Enzyme Inhibition by Sericea Lespedeza Tannins and the Use of Supplements to Restore Activity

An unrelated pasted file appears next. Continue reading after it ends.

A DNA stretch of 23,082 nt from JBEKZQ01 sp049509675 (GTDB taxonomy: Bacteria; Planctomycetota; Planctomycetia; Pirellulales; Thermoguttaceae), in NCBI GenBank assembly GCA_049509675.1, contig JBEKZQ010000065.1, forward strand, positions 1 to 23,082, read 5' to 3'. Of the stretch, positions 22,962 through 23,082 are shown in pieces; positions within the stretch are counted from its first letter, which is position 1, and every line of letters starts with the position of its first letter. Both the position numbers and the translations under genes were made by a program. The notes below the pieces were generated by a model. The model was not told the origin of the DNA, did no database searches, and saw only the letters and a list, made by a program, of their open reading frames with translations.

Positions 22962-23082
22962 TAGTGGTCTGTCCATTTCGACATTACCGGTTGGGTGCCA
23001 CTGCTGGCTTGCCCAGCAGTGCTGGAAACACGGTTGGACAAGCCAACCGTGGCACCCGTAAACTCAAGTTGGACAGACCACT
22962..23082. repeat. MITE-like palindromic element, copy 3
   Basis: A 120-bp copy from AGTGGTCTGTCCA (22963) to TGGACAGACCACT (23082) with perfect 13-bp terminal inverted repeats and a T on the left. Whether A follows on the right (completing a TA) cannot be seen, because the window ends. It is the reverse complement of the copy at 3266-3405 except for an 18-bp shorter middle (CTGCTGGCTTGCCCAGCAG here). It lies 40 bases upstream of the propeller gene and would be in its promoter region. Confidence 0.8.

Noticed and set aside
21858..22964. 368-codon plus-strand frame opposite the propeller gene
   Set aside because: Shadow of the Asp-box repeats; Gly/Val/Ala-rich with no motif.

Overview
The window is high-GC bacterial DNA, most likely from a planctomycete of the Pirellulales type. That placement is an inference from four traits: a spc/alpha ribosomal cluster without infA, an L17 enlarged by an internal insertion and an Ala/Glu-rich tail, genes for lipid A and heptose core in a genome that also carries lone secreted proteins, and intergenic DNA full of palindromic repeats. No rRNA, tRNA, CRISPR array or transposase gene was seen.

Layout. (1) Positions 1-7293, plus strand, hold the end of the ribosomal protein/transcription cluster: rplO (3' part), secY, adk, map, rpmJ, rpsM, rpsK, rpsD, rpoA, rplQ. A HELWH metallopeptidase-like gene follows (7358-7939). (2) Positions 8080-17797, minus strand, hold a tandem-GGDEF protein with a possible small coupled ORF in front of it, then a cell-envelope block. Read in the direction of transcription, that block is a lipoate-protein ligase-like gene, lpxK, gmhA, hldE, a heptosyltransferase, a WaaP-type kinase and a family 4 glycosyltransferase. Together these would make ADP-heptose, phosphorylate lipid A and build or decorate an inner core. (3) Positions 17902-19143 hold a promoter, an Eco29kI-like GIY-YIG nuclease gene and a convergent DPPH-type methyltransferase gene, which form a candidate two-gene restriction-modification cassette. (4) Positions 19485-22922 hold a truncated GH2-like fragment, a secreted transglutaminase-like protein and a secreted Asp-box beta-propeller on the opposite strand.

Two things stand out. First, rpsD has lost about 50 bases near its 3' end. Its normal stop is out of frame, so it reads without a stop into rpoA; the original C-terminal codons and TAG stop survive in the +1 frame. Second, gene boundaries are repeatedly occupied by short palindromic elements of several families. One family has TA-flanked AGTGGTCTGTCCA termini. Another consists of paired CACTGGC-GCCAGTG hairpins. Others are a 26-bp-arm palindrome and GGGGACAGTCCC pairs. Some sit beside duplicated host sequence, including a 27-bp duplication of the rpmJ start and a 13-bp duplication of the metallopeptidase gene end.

Low forage quality of sericea lespedeza [Lespedeza cuneata (Dum.- Cours.) G. Don] herbage is associated with the presence of condensed tannins in the leaves, and tannin-protein complexes that render digestive enzymes inactive. Experiments were conducted to (i) determine the type of inhibition of the cellulase complex caused by tannins, (ii) evaluate N-containing supplements that preferentially bind to tannins and restore cellulase activity, (iii) determine the effect of such supplements on the in vitro dry matter digestibility (IVDMD) of cellulose, and (iv) determine their effect on IVDMD of high- and low-tannin sericea herbage. The type of enzyme inhibition was determined by Michaelis-Menten kinetics; a double-reciprocal plot of the data revealed that tannins inhibited cellulase enzymes noncompetitively. Cellulase activity in tannin-containing solutions increased with increasing amounts of N-containing supplements, except for urea. Ovalbumin, polyvinylpyrrolidone (PVP), and gelatin resulted in greatest saccharification: hemoglobin and β-casein were less effective. Gelatin, hemoglobin, PVP, and ovalbumin partially overcame the effects of exogenous tannins on IVDMD of cellulose, but the proteins were more effective than PVP. The IVDMD of herbage from high- and low-tannin cultivars was greatest when PVP or ovalbumin were added; less supplement was needed in the low-tannin cultivar. We conclude that N-containing supplements improve digestibility and, consequently, may improve the performance of animals consuming sericea lespedeza forage.Please view the pdf by using the Full Text (PDF) link under 'View' to the left.
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